Bivariate Data

We wish to emphasize that the data sets presented so far are associated with a single random variable. This means that each sample refers to a single, specific population or population characteristic. The technical name for such data is univariate. Data which derives from two separate populations or population characteristics is called bivariate.

Conditional Probability: Part 2

The conditional probability of event B given that event A has occurred, P(B/A), was introduced in Chances Are…?. Here we provide additional examples of conditional probability with a special emphasis on applications of the general multiplication rule P(A and B) = P(A) x P(B/A), An extension of the general multiplication rule {P(A and B) = Read more about Conditional Probability: Part 2[…]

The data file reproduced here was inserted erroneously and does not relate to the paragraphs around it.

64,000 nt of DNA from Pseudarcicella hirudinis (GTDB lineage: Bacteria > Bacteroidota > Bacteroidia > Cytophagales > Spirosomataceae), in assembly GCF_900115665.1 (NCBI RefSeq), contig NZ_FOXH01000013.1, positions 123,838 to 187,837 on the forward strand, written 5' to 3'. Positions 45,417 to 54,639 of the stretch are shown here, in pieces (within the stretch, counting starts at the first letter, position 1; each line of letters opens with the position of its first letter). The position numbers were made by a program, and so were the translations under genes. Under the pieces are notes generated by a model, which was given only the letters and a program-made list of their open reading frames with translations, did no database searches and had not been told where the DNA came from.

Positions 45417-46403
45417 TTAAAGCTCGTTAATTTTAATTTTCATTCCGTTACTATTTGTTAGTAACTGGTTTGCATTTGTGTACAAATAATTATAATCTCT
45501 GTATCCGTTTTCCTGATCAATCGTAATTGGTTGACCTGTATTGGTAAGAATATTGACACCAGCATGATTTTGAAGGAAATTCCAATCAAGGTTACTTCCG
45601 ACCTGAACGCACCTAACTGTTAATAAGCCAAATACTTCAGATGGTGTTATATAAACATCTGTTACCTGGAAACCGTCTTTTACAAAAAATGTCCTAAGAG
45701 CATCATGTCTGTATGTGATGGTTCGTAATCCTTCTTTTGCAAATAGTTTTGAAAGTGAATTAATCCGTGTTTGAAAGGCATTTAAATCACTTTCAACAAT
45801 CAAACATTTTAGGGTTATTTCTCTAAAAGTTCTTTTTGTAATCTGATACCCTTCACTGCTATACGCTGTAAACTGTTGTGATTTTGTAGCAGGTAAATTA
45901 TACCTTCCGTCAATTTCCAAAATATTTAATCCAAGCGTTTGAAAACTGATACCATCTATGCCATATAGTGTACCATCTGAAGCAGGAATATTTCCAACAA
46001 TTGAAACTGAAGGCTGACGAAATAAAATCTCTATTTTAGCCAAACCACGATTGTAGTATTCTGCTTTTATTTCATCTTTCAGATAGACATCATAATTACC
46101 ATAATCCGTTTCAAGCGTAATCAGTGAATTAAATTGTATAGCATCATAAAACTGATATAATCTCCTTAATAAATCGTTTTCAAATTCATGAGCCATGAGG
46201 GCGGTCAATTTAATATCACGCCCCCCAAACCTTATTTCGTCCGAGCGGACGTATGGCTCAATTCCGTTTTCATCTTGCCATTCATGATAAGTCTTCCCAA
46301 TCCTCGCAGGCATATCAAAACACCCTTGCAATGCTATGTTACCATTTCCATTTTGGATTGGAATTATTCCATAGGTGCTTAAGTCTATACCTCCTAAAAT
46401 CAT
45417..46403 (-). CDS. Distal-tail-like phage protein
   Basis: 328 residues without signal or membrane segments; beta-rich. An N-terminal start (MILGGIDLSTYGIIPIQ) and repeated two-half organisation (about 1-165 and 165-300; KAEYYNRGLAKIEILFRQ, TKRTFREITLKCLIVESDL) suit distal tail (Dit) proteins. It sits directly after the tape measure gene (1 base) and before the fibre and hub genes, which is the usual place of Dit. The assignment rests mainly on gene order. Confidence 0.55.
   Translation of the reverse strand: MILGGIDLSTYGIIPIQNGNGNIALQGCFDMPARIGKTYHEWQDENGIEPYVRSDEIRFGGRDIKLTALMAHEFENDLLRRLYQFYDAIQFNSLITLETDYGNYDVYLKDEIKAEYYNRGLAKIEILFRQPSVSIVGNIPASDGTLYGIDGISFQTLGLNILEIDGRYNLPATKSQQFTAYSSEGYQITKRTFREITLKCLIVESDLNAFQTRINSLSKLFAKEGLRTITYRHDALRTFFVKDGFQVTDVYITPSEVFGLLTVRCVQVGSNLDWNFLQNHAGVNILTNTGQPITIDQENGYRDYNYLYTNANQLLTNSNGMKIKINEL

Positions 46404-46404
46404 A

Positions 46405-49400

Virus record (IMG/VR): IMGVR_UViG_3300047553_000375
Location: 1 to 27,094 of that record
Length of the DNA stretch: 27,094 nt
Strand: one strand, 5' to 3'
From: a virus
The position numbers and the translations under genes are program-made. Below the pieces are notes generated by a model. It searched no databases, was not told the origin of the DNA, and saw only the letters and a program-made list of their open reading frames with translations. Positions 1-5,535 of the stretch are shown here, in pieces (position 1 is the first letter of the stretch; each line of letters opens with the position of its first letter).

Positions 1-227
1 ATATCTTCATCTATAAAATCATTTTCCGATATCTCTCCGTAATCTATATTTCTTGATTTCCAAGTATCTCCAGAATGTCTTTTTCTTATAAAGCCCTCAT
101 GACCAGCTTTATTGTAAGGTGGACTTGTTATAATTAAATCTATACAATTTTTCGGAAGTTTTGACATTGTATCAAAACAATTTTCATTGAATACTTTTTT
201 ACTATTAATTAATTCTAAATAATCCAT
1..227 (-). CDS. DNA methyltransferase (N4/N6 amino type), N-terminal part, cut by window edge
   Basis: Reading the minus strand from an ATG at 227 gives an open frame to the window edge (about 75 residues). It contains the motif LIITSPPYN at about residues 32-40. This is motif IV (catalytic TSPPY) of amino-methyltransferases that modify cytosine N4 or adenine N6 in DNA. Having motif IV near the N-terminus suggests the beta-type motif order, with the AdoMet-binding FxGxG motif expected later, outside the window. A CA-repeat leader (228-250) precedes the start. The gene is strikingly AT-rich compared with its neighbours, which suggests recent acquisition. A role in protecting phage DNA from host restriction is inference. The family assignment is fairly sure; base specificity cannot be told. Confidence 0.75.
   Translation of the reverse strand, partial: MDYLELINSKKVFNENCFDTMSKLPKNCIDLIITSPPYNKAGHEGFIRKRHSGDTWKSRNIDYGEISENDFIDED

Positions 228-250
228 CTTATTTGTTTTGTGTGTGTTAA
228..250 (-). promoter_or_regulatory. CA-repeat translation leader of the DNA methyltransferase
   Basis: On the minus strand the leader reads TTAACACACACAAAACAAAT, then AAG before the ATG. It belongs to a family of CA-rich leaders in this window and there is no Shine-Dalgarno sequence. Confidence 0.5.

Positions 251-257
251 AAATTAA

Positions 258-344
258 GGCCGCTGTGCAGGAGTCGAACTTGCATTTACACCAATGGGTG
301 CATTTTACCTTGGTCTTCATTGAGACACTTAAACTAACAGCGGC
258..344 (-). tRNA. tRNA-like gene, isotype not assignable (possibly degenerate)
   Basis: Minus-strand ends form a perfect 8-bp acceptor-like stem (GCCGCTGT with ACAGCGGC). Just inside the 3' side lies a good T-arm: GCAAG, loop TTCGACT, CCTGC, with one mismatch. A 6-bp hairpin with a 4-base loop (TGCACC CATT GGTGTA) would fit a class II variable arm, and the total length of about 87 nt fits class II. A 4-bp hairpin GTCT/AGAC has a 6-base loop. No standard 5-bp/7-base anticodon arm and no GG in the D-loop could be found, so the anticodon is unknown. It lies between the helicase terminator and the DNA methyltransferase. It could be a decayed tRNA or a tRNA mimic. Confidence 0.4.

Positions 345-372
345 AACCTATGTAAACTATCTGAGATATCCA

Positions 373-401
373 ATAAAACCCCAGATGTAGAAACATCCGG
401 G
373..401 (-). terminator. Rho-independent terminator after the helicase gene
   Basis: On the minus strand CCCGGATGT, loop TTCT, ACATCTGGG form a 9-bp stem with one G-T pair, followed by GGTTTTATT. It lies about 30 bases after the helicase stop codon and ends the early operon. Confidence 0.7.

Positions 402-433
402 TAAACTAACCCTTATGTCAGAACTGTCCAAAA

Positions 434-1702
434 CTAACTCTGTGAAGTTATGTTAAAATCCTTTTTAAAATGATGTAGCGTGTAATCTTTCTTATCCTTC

Some Distribution Theory

Here we outline some of the theory behind the chi-square, t- and F-distributions. Recall from Inferential Statistics that the chi-squared test uses the chi-squared statistic to determine whether or not two population characteristics are related in some way. While a large value for the chi-squared statistic suggests that the two characteristics are not independent, a Read more about Some Distribution Theory[…]

Inferential Statistics

As we saw in Statistics Defined, inferential statistics may be defined as the science of data interpretation. Data interpretation involves drawing one or more conclusions about a population underlying a data set accompanied by statements about the reliability of such conclusions. The process begins with a claim about some numerical feature of a population (a Read more about Inferential Statistics[…]